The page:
# Proof that the number is Real

• Dank2
In summary, Homework Equations z1, z2 are complex numbers. If z1z2 =/= -1 and |z1| = |z2| = 1, then number : z1 + z2.f

## Homework Statement

z1, z2 are complex numbers.
If z1z2 =/= -1
and |z1| = |z2| = 1

then number :
z1 + z2
________
1 + z1z2

is real.

## The Attempt at a Solution

z1 = (a+bi), z2 = (c+di)[/B]
Should i use this extended form or is there a shorter path ? because it's pretty long.

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Hi Dank,

Pity there are no relevant equations available to you. If you want a shorter path you might need something to work with. One thing I can think of is that for any complex number ##\bf\alpha## the form ##\bf\alpha^*\alpha## is real number. But in this case the given ##|{\bf z}|## seems to point in the direction of another kind of notation than the one you propose

(he said, mysterically, because he didn't want to give it all away so easily)

Dank2
Does that signify you picked up the hint and found a fairly short path indeed ?

Dank2
Ohh
Hi Dank,

Pity there are no relevant equations available to you. If you want a shorter path you might need something to work with. One thing I can think of is that for any complex number ##\bf\alpha## the form ##\bf\alpha^*\alpha## is real number. But in this case the given ##|{\bf z}|## seems to point in the direction of another kind of notation than the one you propose

(he said, mysterically, because he didn't want to give it all away so easily)
Sorry it was z1 + z2 and not z1 + z1, and also i marked * as multiplication in mistake and edited.

So if i take the absolute value of the fraction i get : |z1+z2| over |1+z1z2|
, can't get much further here using the data

Does that signify you picked up the hint and found a fairly short path indeed ?
nope, since i had a typo and now it's fixed. so i bet the hints will change ;D

It is z1 + z2 and not z1 + z1
That was clear. And the * in the denominator is indeed multiplication. The hints stay as they were.
But going for absolute values isn't productive: basically you don't care about them if you want to show something has imaginary part zero.

So I'll repeat the nudge: |z| = 1 should inspire a different notation : ## {\bf z} = \alpha + i\beta## has two unknowns. The notation I mean has only one

Dank2
That was clear. And the * in the denominator is indeed multiplication. The hints stay as they were.
But going for absolute values isn't productive: basically you don't care about them if you want to show something has imaginary part zero.

So I'll repeat the nudge: |z| = 1 should inspire a different notation : ## {\bf z} = \alpha + i\beta## has two unknowns. The notation I mean has only one

Ok i think ill try somthing and post here in few min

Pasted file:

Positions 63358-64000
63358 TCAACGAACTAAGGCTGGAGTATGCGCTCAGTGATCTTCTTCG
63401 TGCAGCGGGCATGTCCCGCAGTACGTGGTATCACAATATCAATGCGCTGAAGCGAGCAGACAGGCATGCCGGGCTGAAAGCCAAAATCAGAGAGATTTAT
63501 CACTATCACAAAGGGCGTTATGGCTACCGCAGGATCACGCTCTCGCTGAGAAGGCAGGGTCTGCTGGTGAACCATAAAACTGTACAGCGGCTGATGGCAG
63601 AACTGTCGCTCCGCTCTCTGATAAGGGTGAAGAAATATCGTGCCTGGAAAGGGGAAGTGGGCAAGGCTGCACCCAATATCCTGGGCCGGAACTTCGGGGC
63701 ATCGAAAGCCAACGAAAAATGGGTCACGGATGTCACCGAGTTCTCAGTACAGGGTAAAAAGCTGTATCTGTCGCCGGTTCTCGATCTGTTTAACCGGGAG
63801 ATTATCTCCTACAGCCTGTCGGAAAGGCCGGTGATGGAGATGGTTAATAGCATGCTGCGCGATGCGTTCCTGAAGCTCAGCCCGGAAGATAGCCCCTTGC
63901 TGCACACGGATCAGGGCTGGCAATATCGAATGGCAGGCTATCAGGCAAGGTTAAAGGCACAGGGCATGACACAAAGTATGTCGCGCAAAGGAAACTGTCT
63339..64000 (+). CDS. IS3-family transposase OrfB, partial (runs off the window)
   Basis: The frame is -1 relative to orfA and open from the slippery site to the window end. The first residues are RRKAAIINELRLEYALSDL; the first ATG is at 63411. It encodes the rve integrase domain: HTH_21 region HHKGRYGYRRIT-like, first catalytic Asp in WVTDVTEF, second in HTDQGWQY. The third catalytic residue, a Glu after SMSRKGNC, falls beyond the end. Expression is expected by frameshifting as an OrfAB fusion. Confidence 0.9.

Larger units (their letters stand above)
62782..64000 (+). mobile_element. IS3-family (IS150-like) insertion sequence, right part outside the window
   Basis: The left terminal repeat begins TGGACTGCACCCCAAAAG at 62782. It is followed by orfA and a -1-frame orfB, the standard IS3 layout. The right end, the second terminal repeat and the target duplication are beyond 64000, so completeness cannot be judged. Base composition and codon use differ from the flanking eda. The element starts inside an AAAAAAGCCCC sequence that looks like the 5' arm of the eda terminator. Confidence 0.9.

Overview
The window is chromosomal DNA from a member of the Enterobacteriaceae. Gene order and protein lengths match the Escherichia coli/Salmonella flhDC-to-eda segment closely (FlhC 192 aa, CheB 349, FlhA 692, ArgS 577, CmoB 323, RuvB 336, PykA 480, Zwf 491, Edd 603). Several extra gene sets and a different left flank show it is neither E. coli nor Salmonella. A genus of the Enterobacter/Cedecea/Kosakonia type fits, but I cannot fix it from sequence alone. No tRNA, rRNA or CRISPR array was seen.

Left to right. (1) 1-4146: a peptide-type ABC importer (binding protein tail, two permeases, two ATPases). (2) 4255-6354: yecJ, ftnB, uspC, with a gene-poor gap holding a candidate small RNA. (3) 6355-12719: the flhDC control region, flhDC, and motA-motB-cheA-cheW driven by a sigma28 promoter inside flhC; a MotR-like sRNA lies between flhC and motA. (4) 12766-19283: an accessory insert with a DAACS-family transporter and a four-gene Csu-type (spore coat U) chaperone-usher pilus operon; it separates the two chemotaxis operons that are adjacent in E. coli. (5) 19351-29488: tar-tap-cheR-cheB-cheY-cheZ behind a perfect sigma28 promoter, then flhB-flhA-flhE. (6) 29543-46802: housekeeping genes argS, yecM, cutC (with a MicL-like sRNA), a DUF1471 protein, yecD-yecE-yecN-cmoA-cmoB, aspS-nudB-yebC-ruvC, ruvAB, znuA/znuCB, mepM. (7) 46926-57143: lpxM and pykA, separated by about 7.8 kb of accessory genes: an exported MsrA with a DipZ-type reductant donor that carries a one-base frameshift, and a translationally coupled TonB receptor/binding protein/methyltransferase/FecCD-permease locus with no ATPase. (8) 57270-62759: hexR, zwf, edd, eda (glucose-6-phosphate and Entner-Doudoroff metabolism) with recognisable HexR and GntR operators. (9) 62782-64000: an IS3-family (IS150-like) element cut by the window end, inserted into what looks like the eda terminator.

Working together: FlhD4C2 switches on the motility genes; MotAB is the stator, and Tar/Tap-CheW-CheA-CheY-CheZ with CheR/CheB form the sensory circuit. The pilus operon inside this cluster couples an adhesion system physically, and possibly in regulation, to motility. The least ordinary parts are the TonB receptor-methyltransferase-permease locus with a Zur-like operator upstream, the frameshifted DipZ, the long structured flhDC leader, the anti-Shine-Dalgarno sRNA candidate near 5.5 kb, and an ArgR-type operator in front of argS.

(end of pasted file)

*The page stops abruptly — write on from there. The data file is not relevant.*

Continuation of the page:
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That was clear. And the * in the denominator is indeed multiplication. The hints stay as they were.
But going for absolute values isn't productive: basically you don't care about them if you want to show something has imaginary part zero.

So I'll repeat the nudge: |z| = 1 should inspire a different notation : ## {\bf z} = \alpha + i\beta## has two unknowns. The notation I mean has only one
Taking the conjugate of all the fraction might yield something meaningful? but if i then multiply it with the fraction ill get a real number, but that doesn't show me why z is real still...

That was clear. And the * in the denominator is indeed multiplication. The hints stay as they were.
But going for absolute values isn't productive: basically you don't care about them if you want to show something has imaginary part zero.

So I'll repeat the nudge: |z| = 1 should inspire a different notation : ## {\bf z} = \alpha + i\beta## has two unknowns. The notation I mean has only one
I'm afraid i need another hint,

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You loose a few brownie points, but what the heck: what is the locus of points ##z_1## and ##z_2## in the complex plane ?

You loose a few brownie points, but what the heck: what is the locus of points ##z_1## and ##z_2## in the complex plane ?
Locus? maybe there is a different name for it, I'm studying linear algebra 1. hmm vectors you mean? or circle unit?

Unit circle is the name. And yes, locus is the collection of positions ##z_i## can occupy in the complex plane.
One way to pinpoint a complex number is by Re() and Im(), real and imaginary parts (your ##a## and ##b## ).
Another way is with Abs() and Arg(), absolute value and angle . Since in this exercise ##Abs(z_i) = 1## that's what you want to adopt !

Unit circle is the name. And yes, locus is the collection of positions ##z_i## can occupy in the complex plane.
One way to pinpoint a complex number is by Re() and Im(), real and imaginary parts (your ##a## and ##b## ).
Another way is with Abs() and Arg(), absolute value and angle . Since in this exercise ##Abs(z_i) = 1## that's what you want to adopt !
Can write z1 = 1(cosx+isinx), and z2 = 1(cosy+isiny), where r = 1?
and then plug it in the fraction?

You can indeed. A short form for ##\cos\phi + i\sin\phi## is also available (saves writing effort ).

You can indeed. A short form for ##\cos\phi + i\sin\phi## is also available (saves writing effort ).
cosx + isinx + cosy + isiny over 1 +cos(x+y) + isin(x+y) +1